Neighbors discussing new ways to fight Richmond violence - NBC12 - Richmond, VA News

Neighbors discussing new ways to fight Richmond violence

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RICHMOND, VA (WWBT) -

The recent up tick in violence finds Richmond neighbors organizing to take back their communities. They organized a community conversation at St. Paul's Baptist Church on Belt Blvd. to discuss ways they can take action. The church is located just minutes away from the scene of Sunday's homicide. Now people all across the city are uniting since the Southside isn't the only area being impacted.

Living on the East End just isn't what it once was for 68 year old Halim Muhammed.

"You hear this regular, gunshots anytime of night," he said.

In fact - he heard them just days ago when gunfire hit a victim on the 2000 block of Fairfield Avenue. Since then, there have been at least 4 more shootings in the city of Richmond. Four men are dead.

"I think it's a horrible plight that needs to be corrected really," Muhammed added.

That's the focus of a community meeting at St. Paul's Baptist Church.

"Never of this magnitude have folks really been concerned," said James JJ Minor.

So the community activist is getting involved - organizing neighbors from all sections of the city to learn the different factors that contribute to violence.

"There are different things going on in our community such as conflict resolution, turf wars, you have drugs in our community. You also have a high concentration of poverty," Minor said.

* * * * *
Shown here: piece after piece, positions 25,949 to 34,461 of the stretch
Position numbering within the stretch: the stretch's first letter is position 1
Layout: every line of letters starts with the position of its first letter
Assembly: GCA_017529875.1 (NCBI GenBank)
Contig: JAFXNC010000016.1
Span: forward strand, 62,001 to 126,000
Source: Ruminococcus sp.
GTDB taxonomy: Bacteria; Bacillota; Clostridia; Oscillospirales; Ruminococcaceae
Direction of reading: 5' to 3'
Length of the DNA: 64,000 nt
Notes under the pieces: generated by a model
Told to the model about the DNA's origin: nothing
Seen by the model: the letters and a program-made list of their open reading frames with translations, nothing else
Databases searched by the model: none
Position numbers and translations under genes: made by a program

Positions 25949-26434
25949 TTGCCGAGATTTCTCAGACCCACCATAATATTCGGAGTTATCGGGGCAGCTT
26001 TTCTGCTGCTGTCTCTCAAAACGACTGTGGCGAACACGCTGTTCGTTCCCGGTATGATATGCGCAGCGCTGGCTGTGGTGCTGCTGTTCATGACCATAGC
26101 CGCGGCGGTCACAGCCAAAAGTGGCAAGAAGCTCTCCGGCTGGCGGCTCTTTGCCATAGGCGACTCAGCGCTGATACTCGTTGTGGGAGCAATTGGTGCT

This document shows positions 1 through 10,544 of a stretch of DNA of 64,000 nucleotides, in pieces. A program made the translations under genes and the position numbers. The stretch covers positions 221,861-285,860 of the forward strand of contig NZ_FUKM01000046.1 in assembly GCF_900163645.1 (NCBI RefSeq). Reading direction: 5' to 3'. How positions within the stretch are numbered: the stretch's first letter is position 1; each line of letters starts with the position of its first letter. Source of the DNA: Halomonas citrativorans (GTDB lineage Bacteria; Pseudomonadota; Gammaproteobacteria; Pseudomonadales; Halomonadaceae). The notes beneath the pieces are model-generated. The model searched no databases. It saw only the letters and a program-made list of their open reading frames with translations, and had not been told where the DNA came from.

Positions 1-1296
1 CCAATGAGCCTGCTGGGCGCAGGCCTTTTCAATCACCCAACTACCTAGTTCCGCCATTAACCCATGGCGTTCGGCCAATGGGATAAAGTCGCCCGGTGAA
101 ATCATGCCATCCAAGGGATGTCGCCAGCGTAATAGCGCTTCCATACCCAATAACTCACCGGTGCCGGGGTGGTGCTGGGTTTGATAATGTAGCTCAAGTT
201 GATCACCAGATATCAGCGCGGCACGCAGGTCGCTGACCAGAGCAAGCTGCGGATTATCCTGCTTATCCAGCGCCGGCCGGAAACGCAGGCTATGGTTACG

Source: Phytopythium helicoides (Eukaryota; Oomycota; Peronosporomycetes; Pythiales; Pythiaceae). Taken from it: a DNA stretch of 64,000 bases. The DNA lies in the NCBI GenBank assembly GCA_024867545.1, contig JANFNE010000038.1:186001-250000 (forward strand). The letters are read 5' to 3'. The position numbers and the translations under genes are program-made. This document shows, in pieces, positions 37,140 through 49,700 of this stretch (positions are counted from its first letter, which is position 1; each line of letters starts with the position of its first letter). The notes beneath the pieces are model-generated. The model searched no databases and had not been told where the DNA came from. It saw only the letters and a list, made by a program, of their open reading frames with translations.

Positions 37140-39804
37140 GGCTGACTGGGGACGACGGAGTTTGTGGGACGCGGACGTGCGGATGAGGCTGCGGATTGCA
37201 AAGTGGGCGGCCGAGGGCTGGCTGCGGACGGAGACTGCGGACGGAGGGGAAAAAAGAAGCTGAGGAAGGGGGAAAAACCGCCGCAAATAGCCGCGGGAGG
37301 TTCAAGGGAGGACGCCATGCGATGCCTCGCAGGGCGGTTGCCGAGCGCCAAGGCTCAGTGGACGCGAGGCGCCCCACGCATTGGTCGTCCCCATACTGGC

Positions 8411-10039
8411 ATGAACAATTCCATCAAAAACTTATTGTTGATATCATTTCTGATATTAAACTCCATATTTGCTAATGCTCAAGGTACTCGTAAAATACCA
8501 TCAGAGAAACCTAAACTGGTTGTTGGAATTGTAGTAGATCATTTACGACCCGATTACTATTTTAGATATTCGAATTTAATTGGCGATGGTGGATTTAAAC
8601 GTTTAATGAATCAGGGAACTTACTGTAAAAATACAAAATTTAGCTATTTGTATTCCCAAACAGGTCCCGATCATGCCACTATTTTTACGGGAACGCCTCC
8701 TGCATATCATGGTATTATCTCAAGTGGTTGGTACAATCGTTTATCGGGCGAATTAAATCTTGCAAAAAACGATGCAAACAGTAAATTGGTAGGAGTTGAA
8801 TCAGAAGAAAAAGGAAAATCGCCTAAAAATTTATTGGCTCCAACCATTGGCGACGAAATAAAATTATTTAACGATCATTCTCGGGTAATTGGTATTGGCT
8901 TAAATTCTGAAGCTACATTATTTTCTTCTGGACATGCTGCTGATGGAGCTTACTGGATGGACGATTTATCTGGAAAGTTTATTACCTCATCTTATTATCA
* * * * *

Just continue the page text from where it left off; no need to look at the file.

He believes identifying the root of the problem and then tackling those issues can help create safer communities.

"We're seeing too many back to back and we need to put something in place in order to fix this problem…We're all coming together to see what we can do as a community to just take it back and that's what we're going to have to do and if it means taking it to the streets, then that's what we'll do," Minor added.

It's an idea Muhammad embraces. He's been the victim of multiple thefts since he's lived here - but he's determined not to let criminals run him away.

Richmond officers are planning to unveil this week new details into a state partnership to help get illegal weapons off of the streets. With assistance from the state , Richmond's Fugitive and Firearms Imitative group was able to recover more than 140 illegal weapons last year.

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